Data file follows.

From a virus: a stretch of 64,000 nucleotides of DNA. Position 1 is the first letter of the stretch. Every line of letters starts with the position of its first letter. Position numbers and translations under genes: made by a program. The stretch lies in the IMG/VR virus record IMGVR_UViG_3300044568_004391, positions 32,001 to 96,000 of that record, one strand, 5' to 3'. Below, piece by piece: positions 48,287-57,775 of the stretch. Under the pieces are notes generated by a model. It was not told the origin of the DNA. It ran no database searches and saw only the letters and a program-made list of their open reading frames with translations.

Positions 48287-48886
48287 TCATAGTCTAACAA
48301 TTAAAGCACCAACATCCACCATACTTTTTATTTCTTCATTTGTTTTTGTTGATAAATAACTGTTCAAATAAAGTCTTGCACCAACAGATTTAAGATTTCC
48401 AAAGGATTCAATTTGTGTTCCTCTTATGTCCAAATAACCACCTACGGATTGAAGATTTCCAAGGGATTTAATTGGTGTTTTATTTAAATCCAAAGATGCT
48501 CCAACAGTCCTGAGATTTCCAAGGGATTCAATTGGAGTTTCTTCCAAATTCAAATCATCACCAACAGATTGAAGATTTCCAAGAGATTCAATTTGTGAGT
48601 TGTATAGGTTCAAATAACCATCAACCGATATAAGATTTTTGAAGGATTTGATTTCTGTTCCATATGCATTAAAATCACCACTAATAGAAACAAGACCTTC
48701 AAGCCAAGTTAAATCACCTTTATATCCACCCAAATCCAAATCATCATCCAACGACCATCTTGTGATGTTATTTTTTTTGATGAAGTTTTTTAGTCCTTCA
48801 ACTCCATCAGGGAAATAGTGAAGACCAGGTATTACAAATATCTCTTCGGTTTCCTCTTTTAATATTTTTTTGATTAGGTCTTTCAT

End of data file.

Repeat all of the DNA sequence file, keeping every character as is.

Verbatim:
From a virus: a stretch of 64,000 nucleotides of DNA. Position 1 is the first letter of the stretch. Every line of letters starts with the position of its first letter. Position numbers and translations under genes: made by a program. The stretch lies in the IMG/VR virus record IMGVR_UViG_3300044568_004391, positions 32,001 to 96,000 of that record, one strand, 5' to 3'. Below, piece by piece: positions 48,287-57,775 of the stretch. Under the pieces are notes generated by a model. It was not told the origin of the DNA. It ran no database searches and saw only the letters and a program-made list of their open reading frames with translations.

Positions 48287-48886
48287 TCATAGTCTAACAA
48301 TTAAAGCACCAACATCCACCATACTTTTTATTTCTTCATTTGTTTTTGTTGATAAATAACTGTTCAAATAAAGTCTTGCACCAACAGATTTAAGATTTCC
48401 AAAGGATTCAATTTGTGTTCCTCTTATGTCCAAATAACCACCTACGGATTGAAGATTTCCAAGGGATTTAATTGGTGTTTTATTTAAATCCAAAGATGCT
48501 CCAACAGTCCTGAGATTTCCAAGGGATTCAATTGGAGTTTCTTCCAAATTCAAATCATCACCAACAGATTGAAGATTTCCAAGAGATTCAATTTGTGAGT
48601 TGTATAGGTTCAAATAACCATCAACCGATATAAGATTTTTGAAGGATTTGATTTCTGTTCCATATGCATTAAAATCACCACTAATAGAAACAAGACCTTC
48701 AAGCCAAGTTAAATCACCTTTATATCCACCCAAATCCAAATCATCATCCAACGACCATCTTGTGATGTTATTTTTTTTGATGAAGTTTTTTAGTCCTTCA
48801 ACTCCATCAGGGAAATAGTGAAGACCAGGTATTACAAATATCTCTTCGGTTTCCTCTTTTAATATTTTTTTGATTAGGTCTTTCAT